Okay so 2 years ago I made a project of burning videos to DVD. It took me all day to figure it out (trying out a lot of different software, making my confusion even worse), but I was able to make 2 DVD-Rs with 10 videos apiece. The quality is pretty good, and the total video time is around 240 minutes. I used standard 4.3 GB DVD-R. I used all freeware with no watermarks. The videos are AVIs and about 230 MB.
Now that I've got a bit of free time, I thought I'd finish this project. The problem is that I burned the discs on my old computer which recently died. I tried using Windows movie maker but I can fit 5 videos tops (divided the same way as the previous videos). In DVD-flick, it's even worse - 3 videos and it wants to convert the AVI to VOB files that are a GB a piece! I ripped one of my previous DVDs to the computer I'm using now to find some clues (something I had never done before, so pardon if I sound stupid when describing what I found) and opened up an ISO in winrar. In the ISO video files were VOB files that were only about 455 MB a piece. This what I'm trying to re-create.
SO I'm asking for help in what I could have possibly done to make these awesome DVDs. I tried making an ISO of the next 10 videos but the DVD only played on my computer and not on my DVD player which leads me to believe it has something to do with converting and compressing VOB files.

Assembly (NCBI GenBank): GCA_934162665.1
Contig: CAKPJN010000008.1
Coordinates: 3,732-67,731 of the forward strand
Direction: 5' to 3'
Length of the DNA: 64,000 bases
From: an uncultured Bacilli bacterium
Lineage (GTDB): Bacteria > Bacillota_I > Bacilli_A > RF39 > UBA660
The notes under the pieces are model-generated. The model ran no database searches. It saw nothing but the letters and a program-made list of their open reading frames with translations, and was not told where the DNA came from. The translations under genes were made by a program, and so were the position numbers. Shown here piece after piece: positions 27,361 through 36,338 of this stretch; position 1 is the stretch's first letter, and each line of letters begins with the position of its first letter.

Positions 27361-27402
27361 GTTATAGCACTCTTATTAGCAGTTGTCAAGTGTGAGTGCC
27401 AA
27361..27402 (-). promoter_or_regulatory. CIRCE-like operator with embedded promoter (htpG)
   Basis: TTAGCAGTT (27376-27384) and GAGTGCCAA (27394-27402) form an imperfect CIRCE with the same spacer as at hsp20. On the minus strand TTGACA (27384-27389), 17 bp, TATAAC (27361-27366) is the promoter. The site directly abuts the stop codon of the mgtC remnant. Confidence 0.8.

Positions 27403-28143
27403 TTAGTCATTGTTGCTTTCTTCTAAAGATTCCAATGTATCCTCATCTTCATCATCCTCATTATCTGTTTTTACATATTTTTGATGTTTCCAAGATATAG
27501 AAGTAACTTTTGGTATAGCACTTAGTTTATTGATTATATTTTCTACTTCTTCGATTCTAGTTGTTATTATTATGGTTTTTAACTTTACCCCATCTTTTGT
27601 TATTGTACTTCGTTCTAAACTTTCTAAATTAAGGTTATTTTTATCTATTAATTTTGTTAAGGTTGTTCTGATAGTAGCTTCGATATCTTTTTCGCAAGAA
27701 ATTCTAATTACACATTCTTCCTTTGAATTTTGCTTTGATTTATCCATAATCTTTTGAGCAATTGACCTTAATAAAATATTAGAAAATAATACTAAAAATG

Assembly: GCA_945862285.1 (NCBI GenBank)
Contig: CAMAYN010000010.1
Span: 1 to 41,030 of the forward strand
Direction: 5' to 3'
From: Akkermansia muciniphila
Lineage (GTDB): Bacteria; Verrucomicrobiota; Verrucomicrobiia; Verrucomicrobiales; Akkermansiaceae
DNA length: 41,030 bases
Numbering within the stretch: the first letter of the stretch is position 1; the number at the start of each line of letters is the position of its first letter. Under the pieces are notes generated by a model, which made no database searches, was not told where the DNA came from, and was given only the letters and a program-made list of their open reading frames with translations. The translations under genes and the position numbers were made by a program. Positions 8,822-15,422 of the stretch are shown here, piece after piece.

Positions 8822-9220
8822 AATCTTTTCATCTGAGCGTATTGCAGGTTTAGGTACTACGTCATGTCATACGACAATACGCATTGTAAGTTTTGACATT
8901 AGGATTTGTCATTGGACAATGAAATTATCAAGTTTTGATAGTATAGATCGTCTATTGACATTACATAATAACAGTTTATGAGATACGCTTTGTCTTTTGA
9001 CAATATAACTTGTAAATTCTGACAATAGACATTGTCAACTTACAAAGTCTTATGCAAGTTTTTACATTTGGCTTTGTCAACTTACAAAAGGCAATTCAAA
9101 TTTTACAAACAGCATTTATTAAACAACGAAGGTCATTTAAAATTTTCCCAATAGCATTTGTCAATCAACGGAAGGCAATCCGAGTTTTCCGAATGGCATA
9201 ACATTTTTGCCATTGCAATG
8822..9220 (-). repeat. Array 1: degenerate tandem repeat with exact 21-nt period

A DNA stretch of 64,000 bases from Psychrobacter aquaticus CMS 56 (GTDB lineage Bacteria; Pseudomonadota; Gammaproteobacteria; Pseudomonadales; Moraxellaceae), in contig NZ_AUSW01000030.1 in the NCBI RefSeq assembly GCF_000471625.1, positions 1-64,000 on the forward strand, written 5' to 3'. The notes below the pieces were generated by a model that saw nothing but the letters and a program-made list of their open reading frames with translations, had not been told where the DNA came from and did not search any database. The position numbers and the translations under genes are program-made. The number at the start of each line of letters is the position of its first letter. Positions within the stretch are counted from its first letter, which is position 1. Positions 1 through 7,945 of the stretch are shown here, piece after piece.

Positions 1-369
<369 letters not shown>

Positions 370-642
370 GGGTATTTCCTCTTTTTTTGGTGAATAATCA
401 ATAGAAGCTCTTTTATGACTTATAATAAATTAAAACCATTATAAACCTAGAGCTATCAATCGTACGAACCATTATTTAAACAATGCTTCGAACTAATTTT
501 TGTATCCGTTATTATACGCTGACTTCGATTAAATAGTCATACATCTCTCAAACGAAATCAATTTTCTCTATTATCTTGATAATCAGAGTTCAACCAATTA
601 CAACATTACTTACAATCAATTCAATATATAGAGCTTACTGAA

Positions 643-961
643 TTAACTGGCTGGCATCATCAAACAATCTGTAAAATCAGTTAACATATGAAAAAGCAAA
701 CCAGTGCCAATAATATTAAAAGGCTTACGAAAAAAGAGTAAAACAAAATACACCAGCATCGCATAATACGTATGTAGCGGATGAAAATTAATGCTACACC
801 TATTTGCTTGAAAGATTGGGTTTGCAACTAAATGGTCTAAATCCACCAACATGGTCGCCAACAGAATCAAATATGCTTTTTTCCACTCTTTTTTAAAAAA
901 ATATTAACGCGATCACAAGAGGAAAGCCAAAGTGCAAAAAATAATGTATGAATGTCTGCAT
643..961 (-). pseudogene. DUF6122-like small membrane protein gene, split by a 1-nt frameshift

I know I could just go with having less videos on a DVD, but it's the principle of the thing now. I have a lot of home movies and projects that I want to work on and would love any help on how to get the most bang for my buck per DVD-R. I appreciate it!
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Last edited by persephoneflower; 6th Apr 2012 at 15:33.
Yes, you will need some form of converter for file formats like avi, mp4, etc.
Take a look at AVStoDVD or ConvertXtoDVD.
If you have lots of video in standard DVD VIDEO_TS folders (BUP, IFO, VOB stucture) then DVDShrink can reauthor them, combining them for burning to a single disc. Ditto for actual DVD discs. It can reauthor to an ISO. Maybe you used that at some point?
Last edited by transporterfan; 6th Apr 2012 at 15:46.
I make discs using HCEnc to make the MPEGs. Using bitrate about 2200 or 2300 will give about 4 hours fot 4 GB, plus the audio this fits on a DVD.
Lower than many would recommend, but works for me.